The root case of the current antitrust legal battle between the US Department of Justice (DOJ) and 20 state Attorneys General against Microsoft has to do with competition in the desktop software market. Microsoft played dirty against DRDOS when introducing Windows 3.1 to beta testers in 1991 in order to win a monopoly in the operating system segment of this market, and has been foreclosing competition by tying products to Windows ever since. The DOJ tried once before to restore competition to the market place. In 1994, a Consent Decree agreement was signed with Microsoft which averted an antitrust trial at that time. Among other things, it ended tying of Microsoft products and per-processor licenses with original equipment manufacturers (OEMs). These were being used to disadvantage other software producers.
However, before agreeing to the Decree, Microsoft insisted that language be added that states that the prohibition on tying separate software products “shall not be construed to prohibit Microsoft from developing integrated software products.” The DOJ, not seeing the trap, agreed. Bill Gates, Microsoft’s CEO at the time, publicly and proudly stated that the agreement would have no material effect on his company. And in the short term, he was right.
Microsoft, rather than tying products together, instead “integrated” them. DOS and Windows were integrated to make Windows 95. Then disk-compression technology, Internet connectivity tools and even web-browsing technology were all integrated into Windows, killing or maiming competitors who could not ever hope have their software distributed alongside Microsoft’s in each operating system upgrade.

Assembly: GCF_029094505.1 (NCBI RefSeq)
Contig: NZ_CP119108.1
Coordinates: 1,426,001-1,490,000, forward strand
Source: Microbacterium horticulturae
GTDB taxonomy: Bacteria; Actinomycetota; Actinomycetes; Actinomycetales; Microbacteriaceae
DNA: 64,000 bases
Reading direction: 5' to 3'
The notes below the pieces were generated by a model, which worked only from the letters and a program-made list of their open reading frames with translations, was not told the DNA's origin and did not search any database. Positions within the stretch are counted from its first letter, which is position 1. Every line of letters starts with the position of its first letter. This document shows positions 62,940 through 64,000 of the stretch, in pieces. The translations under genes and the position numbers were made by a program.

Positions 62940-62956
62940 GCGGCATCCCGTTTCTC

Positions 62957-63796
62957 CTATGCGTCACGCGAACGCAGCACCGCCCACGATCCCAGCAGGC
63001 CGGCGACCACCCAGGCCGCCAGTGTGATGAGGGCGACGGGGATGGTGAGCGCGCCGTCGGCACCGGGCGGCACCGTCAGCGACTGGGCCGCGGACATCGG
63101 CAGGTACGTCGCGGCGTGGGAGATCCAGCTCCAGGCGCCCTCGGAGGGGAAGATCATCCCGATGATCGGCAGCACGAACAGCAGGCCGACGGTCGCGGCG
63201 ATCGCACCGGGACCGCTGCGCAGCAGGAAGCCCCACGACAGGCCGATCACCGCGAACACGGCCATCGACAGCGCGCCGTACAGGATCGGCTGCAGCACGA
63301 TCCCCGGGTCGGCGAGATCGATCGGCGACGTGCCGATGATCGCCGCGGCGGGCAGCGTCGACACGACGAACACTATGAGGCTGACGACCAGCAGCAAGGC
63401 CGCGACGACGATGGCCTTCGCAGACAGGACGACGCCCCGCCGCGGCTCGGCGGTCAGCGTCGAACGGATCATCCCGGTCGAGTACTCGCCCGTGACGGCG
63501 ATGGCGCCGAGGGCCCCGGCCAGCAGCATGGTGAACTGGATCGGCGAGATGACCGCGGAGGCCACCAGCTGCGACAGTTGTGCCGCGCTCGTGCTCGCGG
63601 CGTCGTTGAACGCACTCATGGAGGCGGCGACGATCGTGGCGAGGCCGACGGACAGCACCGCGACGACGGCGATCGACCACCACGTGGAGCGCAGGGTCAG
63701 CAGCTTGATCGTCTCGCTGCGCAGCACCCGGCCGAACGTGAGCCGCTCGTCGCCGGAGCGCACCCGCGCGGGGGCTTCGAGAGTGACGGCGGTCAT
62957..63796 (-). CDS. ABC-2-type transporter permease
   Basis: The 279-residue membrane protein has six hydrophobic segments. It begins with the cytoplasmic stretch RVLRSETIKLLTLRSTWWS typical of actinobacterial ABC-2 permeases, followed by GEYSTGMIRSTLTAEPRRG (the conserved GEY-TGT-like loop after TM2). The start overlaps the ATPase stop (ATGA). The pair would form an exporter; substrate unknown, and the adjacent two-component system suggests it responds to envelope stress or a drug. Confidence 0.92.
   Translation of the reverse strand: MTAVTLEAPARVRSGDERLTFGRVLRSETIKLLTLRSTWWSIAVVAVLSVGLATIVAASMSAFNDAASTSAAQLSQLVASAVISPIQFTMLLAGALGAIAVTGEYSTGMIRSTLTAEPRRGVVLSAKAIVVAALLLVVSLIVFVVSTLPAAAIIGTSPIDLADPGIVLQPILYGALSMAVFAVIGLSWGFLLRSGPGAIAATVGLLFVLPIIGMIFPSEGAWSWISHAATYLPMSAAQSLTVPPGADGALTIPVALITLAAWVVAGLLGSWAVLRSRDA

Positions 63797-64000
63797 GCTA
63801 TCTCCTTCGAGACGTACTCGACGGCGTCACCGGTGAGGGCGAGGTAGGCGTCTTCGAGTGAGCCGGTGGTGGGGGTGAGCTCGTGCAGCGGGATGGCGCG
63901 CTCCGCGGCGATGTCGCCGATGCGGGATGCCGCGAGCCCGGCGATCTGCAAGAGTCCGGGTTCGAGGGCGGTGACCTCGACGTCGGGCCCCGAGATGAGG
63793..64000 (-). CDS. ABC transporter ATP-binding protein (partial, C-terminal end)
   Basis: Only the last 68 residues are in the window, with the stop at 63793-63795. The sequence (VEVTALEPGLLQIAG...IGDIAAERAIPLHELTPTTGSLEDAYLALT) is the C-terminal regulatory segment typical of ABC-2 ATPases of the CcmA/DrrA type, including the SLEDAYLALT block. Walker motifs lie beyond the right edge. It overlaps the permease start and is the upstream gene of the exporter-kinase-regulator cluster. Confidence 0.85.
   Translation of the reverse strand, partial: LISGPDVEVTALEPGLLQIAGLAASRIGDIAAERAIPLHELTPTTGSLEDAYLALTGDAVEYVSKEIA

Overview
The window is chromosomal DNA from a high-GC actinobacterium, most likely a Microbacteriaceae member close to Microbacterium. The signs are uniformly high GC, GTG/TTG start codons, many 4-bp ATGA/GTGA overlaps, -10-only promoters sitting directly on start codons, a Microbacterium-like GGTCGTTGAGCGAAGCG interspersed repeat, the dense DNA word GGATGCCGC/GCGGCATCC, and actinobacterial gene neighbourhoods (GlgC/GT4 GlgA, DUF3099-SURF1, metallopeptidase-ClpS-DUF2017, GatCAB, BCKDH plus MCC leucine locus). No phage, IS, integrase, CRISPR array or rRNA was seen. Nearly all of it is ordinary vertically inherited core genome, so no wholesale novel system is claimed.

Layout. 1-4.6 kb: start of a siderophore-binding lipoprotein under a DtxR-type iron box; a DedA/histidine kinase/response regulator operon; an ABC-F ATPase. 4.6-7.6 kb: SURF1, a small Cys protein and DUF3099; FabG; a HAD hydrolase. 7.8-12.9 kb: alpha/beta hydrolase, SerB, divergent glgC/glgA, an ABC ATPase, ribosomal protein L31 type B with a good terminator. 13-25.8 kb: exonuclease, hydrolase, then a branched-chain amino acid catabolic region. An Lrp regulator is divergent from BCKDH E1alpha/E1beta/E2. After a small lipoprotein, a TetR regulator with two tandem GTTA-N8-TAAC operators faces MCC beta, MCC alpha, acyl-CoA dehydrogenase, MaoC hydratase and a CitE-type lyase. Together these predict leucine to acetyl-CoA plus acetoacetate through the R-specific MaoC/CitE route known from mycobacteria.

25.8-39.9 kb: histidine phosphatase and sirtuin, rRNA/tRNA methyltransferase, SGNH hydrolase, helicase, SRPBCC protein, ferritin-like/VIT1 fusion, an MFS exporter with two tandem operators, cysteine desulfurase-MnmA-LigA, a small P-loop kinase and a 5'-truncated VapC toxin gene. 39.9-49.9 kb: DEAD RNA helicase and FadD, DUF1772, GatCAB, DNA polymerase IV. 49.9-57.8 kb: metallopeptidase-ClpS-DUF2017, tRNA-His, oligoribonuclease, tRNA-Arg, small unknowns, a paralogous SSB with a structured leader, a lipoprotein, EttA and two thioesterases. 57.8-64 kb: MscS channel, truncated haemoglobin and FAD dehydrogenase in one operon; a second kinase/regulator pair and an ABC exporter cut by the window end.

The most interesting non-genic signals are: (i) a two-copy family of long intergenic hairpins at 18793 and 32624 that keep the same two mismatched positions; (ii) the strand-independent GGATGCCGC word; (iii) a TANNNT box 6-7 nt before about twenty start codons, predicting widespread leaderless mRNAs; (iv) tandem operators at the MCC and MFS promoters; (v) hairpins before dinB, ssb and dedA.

Fast forward today, and you have Microsoft at the wrong end of a bad decision by an annoyed Judge, and a distrustful DOJ which knows that Microsoft cannot be trusted with behavioral modifications. This leaves structural remedies, a topic few in the investment community even dared consider until recently.
Structural remedies can take many forms, and involves separating one or more parts of a company by divesting interests or, in the extreme case, breaking up a company onto two or more separate entities. In a telling development, the DOJ has retained a New York investment firm, Greenhill & Co., to look at how best to impose the needed restructuring while doing the least damage to the economy and the stock markets.
Most likely, Microsoft will be broken up along product lines. A split between the operating systems, productivity software, and content and entertainment divisions, for example. It is also possible that Microsoft could be forced to divest itself of all assets it has acquired in the past several years, for example, and not be allowed to buy any new companies or technologies for some period into the future.
One option which has been debated but isn’t likely is breaking up Microsoft into three or more identical mini-Microsofts, the so called “Baby-Bills” option named after the ATT breakup nickname “Baby-Bells”. Another unlikely scenario is the free release of the Windows source code, although unrestricted, non-exclusive licensing is likely to be forced.
What actually ends up happening is, of course, still to be seen. Hearings about the remedies won’t start until after Judge Jackson hands down his Findings of Law, expected in March of 2000. It is quite likely that Microsoft will not be structurally affected until well into 2001 or later.
This delay might actually be a bad thing for Microsoft, as it will give a single target for the many expected private antitrust lawsuits brought to trial by companies Microsoft has unfairly crushed over the years. There is already one such case underway, brought by Caldera who now own DRDOS. Many more are expected. Additionally, class-action lawsuits have been filed in the name of consumers of Microsoft products in several states, and again, more are expected.
While all this is bad news for Microsoft, it is great news for consumers. In the next article, we’ll look at how all these events are likely to effect the marketplace and end users.
Published in the Victoria Business Examiner.